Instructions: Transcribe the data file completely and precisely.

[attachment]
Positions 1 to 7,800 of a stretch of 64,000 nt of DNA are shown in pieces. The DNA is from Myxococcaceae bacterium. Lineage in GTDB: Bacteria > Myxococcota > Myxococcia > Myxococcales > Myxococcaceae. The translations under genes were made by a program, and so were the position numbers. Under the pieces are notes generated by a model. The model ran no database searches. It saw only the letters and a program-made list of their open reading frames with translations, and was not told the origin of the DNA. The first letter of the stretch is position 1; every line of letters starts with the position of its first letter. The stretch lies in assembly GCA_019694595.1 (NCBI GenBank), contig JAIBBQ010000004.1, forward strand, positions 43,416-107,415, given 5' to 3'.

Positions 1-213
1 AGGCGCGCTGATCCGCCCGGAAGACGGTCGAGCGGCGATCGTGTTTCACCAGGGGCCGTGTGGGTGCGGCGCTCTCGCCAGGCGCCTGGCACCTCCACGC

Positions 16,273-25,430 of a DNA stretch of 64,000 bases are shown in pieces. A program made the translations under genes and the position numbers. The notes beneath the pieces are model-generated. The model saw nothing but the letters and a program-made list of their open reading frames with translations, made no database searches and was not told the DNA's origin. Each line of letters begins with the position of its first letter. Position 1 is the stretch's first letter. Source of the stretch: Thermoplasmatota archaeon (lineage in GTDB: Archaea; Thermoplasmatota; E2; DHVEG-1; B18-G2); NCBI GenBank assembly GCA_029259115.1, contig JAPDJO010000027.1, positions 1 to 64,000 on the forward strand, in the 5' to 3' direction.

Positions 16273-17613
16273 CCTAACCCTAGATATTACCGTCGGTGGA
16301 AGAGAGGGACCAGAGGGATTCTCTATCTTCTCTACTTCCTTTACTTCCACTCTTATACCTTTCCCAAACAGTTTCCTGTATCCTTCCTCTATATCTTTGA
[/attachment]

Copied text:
Positions 1 to 7,800 of a stretch of 64,000 nt of DNA are shown in pieces. The DNA is from Myxococcaceae bacterium. Lineage in GTDB: Bacteria > Myxococcota > Myxococcia > Myxococcales > Myxococcaceae. The translations under genes were made by a program, and so were the position numbers. Under the pieces are notes generated by a model. The model ran no database searches. It saw only the letters and a program-made list of their open reading frames with translations, and was not told the origin of the DNA. The first letter of the stretch is position 1; every line of letters starts with the position of its first letter. The stretch lies in assembly GCA_019694595.1 (NCBI GenBank), contig JAIBBQ010000004.1, forward strand, positions 43,416-107,415, given 5' to 3'.

Positions 1-213
1 AGGCGCGCTGATCCGCCCGGAAGACGGTCGAGCGGCGATCGTGTTTCACCAGGGGCCGTGTGGGTGCGGCGCTCTCGCCAGGCGCCTGGCACCTCCACGC

Positions 16,273-25,430 of a DNA stretch of 64,000 bases are shown in pieces. A program made the translations under genes and the position numbers. The notes beneath the pieces are model-generated. The model saw nothing but the letters and a program-made list of their open reading frames with translations, made no database searches and was not told the DNA's origin. Each line of letters begins with the position of its first letter. Position 1 is the stretch's first letter. Source of the stretch: Thermoplasmatota archaeon (lineage in GTDB: Archaea; Thermoplasmatota; E2; DHVEG-1; B18-G2); NCBI GenBank assembly GCA_029259115.1, contig JAPDJO010000027.1, positions 1 to 64,000 on the forward strand, in the 5' to 3' direction.

Positions 16273-17613
16273 CCTAACCCTAGATATTACCGTCGGTGGA
16301 AGAGAGGGACCAGAGGGATTCTCTATCTTCTCTACTTCCTTTACTTCCACTCTTATACCTTTCCCAAACAGTTTCCTGTATCCTTCCTCTATATCTTTGA